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WHAT DOES IT INVOLVE? 

FLEXIBLE WORKING 

“As a mum I wanted a job where I was able to work flexibly and not just stuck in an office. I love being out & about visiting my clients”​

 

—  Elizabeth Dutton, Foot Care Practitioner

GENERAL

Working as a Foot Care Practitioner is a job for people who like people and who prefer to work independently at a time that suits them.  You can chose to work part-time or build your practice up to full-time.  Many FCP's employ other staff as part of their business.

 

Your primary role is to provide treatment to those with foot problems.  So you are treating people with a need, and this need is rising as we have an ageing population and ever smaller NHS budget for feet.

 

Your work will involve diagnosing and treating common foot problems as well as giving advice to help people keep their feet in a healthy condition.

Training with us also includes support to help you with  get started in your new business.  This support is available during your training, but also extends well after you qualify. 

 

TYPES OF WORK

Many newly qualified FCP's begin working providing a domiciliary (home visit) service.  This has absolutely minimal overheads in terms of marketing and equipment allowing you to earn an income straight away. You will find that most of your clients will chose to re-book at six to eight week intervals meaning your business should grow quickly.

For most FCP's the mainstay of work involves cutting and thinning nails, the treatment of common skin conditions (corns, callus, verruca) and ingrowing toe nails.

If you chose to study further then you can also learn to treat more complex conditions such as plantar fasciitis (a type of heel pain) and other conditions of the musculo-skeletal system.  These more complex areas can attract much high fees.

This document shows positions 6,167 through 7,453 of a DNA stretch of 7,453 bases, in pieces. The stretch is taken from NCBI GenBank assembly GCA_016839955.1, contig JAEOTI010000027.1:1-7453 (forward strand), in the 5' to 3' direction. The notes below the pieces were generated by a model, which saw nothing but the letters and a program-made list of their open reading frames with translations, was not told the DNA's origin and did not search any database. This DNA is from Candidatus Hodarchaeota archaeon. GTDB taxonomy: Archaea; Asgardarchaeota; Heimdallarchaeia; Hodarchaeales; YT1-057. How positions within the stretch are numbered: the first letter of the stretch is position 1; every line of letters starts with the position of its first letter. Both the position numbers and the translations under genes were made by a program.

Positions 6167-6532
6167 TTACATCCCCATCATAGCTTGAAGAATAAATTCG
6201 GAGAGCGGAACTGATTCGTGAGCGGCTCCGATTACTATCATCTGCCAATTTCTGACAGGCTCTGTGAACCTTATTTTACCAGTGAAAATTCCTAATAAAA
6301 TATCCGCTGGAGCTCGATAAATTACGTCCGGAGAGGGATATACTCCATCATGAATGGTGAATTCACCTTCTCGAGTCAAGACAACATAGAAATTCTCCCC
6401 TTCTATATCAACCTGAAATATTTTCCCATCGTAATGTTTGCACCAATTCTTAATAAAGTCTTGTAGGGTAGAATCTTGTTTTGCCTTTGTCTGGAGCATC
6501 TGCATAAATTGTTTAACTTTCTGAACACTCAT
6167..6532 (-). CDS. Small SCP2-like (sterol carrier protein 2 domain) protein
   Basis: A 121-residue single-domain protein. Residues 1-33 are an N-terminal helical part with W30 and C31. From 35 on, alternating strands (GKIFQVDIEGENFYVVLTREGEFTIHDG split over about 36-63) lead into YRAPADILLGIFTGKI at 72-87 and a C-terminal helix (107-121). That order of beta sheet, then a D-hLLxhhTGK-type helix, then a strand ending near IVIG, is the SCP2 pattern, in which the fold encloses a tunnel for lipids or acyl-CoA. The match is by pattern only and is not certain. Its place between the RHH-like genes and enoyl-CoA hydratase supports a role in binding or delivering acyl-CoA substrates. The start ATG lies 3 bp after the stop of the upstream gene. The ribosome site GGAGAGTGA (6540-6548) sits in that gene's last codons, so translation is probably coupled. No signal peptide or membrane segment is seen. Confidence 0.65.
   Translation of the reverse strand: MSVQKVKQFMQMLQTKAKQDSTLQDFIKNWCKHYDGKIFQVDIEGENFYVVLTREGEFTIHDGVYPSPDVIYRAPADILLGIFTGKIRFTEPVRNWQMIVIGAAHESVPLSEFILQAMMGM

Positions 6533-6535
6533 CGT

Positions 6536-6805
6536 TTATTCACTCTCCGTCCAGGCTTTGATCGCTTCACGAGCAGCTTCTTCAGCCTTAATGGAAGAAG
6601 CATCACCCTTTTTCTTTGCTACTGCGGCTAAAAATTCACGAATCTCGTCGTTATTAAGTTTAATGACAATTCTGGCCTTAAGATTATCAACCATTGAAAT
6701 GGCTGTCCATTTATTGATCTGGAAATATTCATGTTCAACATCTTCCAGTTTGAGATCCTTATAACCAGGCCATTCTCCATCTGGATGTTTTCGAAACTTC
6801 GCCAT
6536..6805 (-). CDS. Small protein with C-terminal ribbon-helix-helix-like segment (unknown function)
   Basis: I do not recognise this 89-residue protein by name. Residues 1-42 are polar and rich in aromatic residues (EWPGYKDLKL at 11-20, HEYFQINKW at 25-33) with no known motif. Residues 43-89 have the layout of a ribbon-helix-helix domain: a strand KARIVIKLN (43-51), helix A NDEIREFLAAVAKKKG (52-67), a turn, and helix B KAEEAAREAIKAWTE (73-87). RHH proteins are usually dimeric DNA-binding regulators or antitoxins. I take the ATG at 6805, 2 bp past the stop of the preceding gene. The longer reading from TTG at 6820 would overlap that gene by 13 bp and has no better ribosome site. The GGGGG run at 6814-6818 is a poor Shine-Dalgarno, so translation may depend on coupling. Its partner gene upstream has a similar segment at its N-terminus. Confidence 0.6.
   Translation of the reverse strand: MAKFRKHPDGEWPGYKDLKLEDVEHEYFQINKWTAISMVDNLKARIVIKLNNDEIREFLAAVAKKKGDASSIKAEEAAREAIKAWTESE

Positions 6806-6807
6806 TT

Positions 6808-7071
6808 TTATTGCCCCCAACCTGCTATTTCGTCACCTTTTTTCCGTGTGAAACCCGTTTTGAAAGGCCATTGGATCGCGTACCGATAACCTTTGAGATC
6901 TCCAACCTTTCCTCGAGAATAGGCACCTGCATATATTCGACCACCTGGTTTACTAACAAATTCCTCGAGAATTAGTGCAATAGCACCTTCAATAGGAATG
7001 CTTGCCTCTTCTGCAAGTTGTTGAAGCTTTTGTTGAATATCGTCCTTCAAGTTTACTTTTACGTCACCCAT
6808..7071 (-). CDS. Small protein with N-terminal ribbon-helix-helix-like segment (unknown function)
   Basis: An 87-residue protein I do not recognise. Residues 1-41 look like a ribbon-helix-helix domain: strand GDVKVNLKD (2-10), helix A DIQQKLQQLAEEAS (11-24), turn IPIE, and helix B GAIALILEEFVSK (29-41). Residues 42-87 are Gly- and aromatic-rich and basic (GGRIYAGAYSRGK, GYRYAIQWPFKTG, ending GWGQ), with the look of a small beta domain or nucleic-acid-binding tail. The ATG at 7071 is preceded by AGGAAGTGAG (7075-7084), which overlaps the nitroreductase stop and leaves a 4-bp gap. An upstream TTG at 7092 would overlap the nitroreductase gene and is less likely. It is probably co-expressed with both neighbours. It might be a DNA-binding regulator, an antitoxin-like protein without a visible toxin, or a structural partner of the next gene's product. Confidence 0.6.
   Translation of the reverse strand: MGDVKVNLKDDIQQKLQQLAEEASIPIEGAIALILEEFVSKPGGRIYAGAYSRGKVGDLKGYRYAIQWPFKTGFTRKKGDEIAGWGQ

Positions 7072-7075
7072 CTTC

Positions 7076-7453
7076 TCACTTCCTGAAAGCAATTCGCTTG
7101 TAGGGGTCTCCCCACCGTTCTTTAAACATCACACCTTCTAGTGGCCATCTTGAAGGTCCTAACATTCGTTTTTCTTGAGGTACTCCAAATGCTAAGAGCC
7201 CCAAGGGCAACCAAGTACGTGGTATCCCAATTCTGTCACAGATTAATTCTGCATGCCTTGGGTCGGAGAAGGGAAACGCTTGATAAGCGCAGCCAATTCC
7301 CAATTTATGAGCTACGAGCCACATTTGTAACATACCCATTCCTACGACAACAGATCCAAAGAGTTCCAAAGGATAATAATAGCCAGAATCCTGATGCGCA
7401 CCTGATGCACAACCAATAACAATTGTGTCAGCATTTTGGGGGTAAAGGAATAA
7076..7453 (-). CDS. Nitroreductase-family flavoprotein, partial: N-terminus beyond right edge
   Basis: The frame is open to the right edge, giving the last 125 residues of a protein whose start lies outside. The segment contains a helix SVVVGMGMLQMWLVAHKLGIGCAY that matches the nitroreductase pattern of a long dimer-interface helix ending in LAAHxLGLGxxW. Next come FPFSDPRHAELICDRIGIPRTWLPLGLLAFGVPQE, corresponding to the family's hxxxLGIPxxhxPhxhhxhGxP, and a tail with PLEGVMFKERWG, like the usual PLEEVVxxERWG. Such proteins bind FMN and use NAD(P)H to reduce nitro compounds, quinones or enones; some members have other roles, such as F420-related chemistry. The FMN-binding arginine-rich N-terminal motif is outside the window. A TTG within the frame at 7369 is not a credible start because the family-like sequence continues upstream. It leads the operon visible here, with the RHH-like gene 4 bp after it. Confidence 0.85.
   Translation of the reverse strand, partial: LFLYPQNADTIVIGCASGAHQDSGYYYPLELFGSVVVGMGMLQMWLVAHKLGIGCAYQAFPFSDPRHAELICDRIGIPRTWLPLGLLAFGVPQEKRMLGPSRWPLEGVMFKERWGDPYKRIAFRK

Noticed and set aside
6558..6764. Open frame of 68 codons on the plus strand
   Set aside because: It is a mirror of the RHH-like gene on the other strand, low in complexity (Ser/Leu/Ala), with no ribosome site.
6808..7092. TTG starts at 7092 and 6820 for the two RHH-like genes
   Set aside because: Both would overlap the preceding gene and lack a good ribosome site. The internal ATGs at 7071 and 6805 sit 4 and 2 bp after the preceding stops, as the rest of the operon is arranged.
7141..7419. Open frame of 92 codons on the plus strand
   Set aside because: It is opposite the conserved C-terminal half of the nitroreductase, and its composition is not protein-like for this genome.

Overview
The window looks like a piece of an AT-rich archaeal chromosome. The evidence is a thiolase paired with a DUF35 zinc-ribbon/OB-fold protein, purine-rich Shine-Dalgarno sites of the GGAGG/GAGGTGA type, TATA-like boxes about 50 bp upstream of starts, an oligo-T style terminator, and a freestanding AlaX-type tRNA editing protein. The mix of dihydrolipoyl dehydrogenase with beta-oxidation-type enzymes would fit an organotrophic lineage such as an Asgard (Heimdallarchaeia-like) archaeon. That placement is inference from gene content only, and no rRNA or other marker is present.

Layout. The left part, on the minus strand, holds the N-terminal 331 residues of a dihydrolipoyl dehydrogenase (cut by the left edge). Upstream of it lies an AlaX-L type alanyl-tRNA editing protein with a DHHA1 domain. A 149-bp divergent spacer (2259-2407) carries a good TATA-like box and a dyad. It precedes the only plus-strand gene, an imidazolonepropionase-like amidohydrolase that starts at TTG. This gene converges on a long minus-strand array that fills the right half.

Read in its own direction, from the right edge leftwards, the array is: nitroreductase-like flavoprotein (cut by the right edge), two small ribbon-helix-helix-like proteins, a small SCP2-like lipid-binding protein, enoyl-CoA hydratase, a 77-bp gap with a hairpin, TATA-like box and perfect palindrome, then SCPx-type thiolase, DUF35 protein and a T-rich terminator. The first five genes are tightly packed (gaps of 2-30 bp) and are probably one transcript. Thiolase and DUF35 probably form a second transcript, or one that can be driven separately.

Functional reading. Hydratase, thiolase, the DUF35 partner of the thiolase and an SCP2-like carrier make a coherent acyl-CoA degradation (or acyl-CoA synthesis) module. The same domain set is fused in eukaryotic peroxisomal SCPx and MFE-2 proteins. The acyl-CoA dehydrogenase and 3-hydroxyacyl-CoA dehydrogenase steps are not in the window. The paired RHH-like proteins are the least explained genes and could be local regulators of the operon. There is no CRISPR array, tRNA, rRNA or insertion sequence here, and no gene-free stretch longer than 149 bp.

WILL I FIND ENOUGH WORK? 

Like most European countries the UK is facing a rapidly ageing population and foot problems increase with age.  At the same time the NHS which employs Podiatrists is under ever increasing pressure to focus resources into serious foot problems such as diabetic foot ulceration.

 

This can mean that people with foot problems who are not diabetic are left with no option but to seek care from the private sector.  

DO I HAVE TO BUY OR LEASE A PREMISES?

No is the short answer.  Most people do not have the capital to buy or lease a clinical premises when they start out and build their client base with a visiting practice to start with. 

 

WILL I NEED INSURANCE TO WORK?

We advise all of our students to have indemnity insurance and we have negotiated this for you already.  Our insurance packages are offered to you at cost and we take no commission from you.  Depending on the level of cover you can expect to pay £15-£25 per month for your insurance through us. 

DO I NEED A DEGREE TO BE A FOOT CARE PRACTITIONER?

No you most certainly don't.  You do need to have great communication skills, after all you will be working with clients.  Our theory course takes you through all you need to know to qualify and includes huge amounts of reference material for when you need it.  If you have commonsense you should have no problem in achieving your goal.

ARE FHP'S THE SAME AS CHIROPODISTS & PODIATRISTS?

No, absolutely not.  The terms Podiatrists and Chiropodists are legally protected titles for practitioners who are the HCPC register.  To train as a Podiatrists takes a minimum of three years on an approved university course.  Once qualified and on the register you are eligible to work within the NHS or private sector.  This training is tough but does offer a rewarding career for those who can afford the fees, time and are able to get through the course. 

FHP's are trained on shorter courses often delivered more flexibly. The training covers the management of a wide range of basic foot conditions. We believe that by working with very senior and well-respect clinicians, our training programme offers the best training. 

We would expect FHP's qualifying through our school to always work within their scope of practice and to seek advice from senior colleagues where appropriate.